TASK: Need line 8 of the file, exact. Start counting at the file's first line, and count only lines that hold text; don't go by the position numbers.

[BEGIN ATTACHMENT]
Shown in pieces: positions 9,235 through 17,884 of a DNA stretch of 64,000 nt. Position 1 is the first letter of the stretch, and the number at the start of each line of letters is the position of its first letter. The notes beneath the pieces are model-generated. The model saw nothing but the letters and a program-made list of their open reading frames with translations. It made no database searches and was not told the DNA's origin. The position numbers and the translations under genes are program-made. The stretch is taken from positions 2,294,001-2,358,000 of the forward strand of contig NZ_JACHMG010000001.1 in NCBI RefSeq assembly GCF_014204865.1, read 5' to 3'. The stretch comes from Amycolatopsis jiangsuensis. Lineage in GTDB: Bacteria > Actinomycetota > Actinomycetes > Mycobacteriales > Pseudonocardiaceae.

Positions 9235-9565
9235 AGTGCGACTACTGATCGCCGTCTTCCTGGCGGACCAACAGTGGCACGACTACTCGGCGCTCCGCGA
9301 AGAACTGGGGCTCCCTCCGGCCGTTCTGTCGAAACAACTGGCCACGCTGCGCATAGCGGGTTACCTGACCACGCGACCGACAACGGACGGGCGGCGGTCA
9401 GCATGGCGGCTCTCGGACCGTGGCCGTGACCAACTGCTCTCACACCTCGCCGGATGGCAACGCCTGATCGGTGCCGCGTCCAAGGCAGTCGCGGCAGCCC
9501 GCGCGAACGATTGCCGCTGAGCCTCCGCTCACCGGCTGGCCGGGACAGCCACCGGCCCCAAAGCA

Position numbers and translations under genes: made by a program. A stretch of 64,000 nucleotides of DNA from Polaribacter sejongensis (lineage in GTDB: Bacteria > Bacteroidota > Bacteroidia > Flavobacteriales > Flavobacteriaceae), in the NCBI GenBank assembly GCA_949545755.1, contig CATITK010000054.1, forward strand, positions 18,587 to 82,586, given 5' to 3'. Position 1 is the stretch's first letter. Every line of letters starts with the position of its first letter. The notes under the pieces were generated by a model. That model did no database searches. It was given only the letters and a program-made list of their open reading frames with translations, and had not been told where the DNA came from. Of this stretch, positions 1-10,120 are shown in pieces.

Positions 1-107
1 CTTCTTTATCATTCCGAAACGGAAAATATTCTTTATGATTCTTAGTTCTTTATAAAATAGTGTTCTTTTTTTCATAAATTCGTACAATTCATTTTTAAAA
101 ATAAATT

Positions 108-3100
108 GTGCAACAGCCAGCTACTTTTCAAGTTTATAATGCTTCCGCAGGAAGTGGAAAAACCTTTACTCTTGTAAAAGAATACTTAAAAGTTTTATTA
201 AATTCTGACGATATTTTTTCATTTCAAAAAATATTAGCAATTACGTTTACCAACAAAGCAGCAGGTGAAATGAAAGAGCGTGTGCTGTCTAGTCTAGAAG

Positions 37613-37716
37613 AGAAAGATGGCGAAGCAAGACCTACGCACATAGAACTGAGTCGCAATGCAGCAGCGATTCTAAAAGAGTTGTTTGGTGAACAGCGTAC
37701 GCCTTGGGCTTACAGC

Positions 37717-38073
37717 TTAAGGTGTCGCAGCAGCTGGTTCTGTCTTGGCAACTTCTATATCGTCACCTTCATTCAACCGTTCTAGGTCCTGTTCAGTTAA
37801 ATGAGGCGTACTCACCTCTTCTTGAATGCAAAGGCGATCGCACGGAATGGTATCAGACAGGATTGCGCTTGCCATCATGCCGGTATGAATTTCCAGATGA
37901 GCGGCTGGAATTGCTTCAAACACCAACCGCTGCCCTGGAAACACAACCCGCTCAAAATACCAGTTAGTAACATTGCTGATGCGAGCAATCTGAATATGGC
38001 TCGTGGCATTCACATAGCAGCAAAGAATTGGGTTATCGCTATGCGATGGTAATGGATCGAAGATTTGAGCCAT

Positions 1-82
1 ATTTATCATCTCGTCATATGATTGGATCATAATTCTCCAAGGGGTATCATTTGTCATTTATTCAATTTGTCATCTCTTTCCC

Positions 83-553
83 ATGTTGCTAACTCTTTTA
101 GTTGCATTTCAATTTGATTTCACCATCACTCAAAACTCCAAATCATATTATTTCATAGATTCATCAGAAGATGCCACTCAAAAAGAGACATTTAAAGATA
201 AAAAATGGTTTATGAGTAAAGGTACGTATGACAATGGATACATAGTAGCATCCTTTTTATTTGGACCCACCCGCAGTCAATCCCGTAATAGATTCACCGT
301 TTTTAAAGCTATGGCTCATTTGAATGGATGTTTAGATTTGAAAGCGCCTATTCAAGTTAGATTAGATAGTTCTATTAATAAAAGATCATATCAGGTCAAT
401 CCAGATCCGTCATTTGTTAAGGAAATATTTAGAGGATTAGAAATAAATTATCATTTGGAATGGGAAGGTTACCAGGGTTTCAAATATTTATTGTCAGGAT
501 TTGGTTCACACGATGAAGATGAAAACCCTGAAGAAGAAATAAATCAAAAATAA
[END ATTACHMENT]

Positions 1-107